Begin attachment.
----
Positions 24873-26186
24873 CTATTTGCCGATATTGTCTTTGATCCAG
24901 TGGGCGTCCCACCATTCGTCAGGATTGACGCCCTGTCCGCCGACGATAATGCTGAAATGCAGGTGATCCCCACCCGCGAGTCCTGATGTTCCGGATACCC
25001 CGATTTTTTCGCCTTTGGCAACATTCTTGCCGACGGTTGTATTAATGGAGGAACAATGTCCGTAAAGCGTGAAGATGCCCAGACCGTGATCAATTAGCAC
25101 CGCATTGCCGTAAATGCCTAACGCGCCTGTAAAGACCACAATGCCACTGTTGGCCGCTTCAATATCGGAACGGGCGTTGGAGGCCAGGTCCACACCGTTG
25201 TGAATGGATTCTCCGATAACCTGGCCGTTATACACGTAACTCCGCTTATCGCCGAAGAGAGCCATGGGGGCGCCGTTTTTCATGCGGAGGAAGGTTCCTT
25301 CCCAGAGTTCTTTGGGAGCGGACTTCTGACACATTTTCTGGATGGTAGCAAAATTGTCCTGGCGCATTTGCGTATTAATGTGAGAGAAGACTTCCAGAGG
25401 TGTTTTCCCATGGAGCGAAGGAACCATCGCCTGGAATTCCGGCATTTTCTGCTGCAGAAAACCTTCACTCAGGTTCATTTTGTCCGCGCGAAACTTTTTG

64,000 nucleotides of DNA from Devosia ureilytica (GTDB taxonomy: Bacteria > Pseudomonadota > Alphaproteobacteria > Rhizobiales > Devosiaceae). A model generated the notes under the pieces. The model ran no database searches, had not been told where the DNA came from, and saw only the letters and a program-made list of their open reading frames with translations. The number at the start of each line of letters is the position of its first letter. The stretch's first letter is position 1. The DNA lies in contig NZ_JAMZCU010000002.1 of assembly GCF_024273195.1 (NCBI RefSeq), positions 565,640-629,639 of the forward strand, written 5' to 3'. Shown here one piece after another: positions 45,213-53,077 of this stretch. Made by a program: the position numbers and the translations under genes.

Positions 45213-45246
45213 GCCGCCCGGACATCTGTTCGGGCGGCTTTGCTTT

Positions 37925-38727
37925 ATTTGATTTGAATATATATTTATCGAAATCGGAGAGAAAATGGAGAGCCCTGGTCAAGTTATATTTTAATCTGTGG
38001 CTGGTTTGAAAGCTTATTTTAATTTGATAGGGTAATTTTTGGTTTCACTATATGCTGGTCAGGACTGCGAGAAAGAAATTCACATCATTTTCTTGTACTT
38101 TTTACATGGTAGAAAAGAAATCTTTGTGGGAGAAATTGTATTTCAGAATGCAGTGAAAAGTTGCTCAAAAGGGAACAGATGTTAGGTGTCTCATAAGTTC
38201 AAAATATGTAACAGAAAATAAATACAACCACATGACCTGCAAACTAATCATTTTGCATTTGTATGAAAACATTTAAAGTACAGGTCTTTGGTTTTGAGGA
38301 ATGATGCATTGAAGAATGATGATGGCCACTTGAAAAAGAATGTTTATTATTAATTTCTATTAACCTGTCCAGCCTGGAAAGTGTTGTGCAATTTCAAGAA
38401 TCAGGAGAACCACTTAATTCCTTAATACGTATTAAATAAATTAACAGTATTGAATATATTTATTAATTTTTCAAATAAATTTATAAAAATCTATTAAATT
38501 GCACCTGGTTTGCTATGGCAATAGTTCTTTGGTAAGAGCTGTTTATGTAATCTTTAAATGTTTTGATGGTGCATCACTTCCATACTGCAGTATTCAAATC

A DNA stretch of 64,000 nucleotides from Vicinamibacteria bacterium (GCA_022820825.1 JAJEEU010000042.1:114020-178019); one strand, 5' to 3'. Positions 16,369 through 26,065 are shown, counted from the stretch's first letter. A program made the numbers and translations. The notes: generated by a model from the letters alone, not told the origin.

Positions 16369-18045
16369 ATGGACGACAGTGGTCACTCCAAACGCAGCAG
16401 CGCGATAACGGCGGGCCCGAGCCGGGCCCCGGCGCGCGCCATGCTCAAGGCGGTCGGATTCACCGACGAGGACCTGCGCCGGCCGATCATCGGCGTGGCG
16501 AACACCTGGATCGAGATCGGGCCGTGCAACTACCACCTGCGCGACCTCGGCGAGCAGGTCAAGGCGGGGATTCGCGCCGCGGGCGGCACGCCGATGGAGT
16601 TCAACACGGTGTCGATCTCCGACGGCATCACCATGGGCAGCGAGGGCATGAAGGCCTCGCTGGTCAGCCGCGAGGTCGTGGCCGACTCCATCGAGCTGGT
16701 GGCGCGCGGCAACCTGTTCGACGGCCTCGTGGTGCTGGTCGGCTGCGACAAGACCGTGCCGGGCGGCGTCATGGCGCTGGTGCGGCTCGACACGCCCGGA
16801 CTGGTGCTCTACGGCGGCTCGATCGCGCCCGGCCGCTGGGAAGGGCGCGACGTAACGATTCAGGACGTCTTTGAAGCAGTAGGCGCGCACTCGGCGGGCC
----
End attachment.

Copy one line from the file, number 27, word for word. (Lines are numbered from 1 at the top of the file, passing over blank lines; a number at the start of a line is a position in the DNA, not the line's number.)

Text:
16801 CTGGTGCTCTACGGCGGCTCGATCGCGCCCGGCCGCTGGGAAGGGCGCGACGTAACGATTCAGGACGTCTTTGAAGCAGTAGGCGCGCACTCGGCGGGCC